- Fast – Hundreds of MB r/w per second from thousands of clients
- Central data backbone – Data streams are partitioned and spread over a cluster of machines
- Durable – Messages are persisted on disk and replicated within the cluster
- Fault-tolerance – Cluster-centric design
Writing code that uses external APIs is not trivial and testing it neither. This post describes how to drive code around external APIs initially and is the second part of How to drive code by sketching it. The test-approach is only one of a couple of possibilities and used just to outline how to drive code via Quick-Fix of an IDE like eclipse. Weiterlesen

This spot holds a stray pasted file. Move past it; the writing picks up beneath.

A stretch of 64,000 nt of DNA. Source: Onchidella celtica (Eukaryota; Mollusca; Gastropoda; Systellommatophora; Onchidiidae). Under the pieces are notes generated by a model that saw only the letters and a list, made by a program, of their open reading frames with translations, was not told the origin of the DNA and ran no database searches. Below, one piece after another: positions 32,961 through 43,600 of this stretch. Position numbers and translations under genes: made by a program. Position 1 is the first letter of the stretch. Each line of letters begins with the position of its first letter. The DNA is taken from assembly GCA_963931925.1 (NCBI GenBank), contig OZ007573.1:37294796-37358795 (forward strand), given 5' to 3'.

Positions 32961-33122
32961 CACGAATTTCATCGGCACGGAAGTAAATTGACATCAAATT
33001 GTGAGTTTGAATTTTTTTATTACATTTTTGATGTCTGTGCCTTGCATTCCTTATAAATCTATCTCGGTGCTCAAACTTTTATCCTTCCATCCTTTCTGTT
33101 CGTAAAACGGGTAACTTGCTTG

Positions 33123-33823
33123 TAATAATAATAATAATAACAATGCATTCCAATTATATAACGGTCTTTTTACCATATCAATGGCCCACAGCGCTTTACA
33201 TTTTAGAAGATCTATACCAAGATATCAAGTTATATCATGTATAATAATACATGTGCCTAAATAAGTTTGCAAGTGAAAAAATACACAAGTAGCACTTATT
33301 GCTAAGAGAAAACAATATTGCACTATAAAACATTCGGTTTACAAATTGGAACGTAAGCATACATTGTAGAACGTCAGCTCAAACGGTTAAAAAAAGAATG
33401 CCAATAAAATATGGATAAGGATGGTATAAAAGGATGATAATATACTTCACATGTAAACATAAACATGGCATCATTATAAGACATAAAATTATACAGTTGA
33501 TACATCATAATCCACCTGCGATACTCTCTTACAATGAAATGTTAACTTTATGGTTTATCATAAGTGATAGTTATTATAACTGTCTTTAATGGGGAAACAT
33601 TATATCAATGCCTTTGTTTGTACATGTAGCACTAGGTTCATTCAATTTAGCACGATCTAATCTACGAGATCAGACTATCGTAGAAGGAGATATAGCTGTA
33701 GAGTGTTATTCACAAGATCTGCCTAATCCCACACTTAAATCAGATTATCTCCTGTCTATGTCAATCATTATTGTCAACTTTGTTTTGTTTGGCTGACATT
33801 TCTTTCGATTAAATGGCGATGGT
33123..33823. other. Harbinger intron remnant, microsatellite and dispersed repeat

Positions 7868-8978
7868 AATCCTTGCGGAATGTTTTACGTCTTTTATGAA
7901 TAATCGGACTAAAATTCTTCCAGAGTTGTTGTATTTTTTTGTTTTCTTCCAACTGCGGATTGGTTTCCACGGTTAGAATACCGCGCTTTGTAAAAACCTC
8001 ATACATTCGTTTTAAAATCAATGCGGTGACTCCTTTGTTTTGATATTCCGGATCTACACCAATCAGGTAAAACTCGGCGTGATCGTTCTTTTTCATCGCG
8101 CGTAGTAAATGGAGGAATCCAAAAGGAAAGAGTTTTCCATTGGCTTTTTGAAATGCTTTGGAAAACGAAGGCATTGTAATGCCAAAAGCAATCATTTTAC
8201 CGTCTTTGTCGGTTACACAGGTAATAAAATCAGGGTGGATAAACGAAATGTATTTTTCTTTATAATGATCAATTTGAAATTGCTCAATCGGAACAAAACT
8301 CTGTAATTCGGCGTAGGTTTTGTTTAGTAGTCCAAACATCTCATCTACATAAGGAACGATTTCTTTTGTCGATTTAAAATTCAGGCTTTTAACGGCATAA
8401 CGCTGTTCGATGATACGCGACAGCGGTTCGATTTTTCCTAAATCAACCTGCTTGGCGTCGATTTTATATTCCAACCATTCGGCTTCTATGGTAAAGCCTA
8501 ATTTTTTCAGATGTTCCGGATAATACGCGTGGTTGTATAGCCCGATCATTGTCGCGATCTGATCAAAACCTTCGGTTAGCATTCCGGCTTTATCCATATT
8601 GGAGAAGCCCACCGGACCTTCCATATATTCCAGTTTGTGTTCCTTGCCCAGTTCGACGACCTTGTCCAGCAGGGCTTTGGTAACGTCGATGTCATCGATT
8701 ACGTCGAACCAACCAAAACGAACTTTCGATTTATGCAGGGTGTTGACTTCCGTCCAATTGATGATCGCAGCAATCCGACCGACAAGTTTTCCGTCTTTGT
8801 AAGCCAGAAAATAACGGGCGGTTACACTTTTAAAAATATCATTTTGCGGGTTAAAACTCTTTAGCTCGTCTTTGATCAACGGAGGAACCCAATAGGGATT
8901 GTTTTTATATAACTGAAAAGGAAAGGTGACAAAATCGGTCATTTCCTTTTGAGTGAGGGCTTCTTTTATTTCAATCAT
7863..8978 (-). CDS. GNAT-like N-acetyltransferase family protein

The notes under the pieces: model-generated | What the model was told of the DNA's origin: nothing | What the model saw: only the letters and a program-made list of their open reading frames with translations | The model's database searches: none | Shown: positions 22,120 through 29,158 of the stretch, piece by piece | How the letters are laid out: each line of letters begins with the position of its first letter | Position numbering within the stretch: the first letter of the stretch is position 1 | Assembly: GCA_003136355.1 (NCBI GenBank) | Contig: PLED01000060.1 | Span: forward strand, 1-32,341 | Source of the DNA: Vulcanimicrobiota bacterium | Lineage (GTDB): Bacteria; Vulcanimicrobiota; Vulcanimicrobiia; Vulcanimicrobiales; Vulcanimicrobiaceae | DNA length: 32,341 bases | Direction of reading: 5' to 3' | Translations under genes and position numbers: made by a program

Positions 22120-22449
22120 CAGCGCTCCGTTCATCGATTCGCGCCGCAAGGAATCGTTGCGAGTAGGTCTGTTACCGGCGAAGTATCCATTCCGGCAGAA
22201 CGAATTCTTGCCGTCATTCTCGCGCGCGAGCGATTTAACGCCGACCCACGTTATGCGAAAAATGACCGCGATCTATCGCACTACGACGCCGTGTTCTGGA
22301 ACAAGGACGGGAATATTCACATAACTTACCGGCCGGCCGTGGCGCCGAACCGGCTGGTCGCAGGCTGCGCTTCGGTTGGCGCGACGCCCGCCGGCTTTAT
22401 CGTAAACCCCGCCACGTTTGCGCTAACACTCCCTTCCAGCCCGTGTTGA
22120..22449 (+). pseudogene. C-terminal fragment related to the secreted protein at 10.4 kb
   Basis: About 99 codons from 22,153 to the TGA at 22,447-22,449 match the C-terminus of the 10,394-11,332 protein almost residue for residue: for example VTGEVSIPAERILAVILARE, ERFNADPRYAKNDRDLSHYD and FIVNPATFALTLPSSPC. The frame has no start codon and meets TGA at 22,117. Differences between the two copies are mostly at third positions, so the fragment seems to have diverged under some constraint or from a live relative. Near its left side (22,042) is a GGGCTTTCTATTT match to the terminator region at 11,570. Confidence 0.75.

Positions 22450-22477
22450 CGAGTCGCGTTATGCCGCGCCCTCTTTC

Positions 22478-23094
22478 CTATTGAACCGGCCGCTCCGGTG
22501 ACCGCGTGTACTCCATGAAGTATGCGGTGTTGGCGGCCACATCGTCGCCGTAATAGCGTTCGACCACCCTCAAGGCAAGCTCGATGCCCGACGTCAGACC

Actually, there are numerous of ways to sketch software or pieces of it. Drawing with a pen on a paper or on a white-board, using an UML tool et cetera. The goal is just to get things simplified and get an abstract view of it to find the core issues. With the introduction of Test-driven Development (TDD) a new way appeared end of the 90ties. TDD is controversially discussed and I don’t want to dig into the pros and cons of this approach. Rather I’d like to pick up one aspect of this methodology: drive code and design by coding.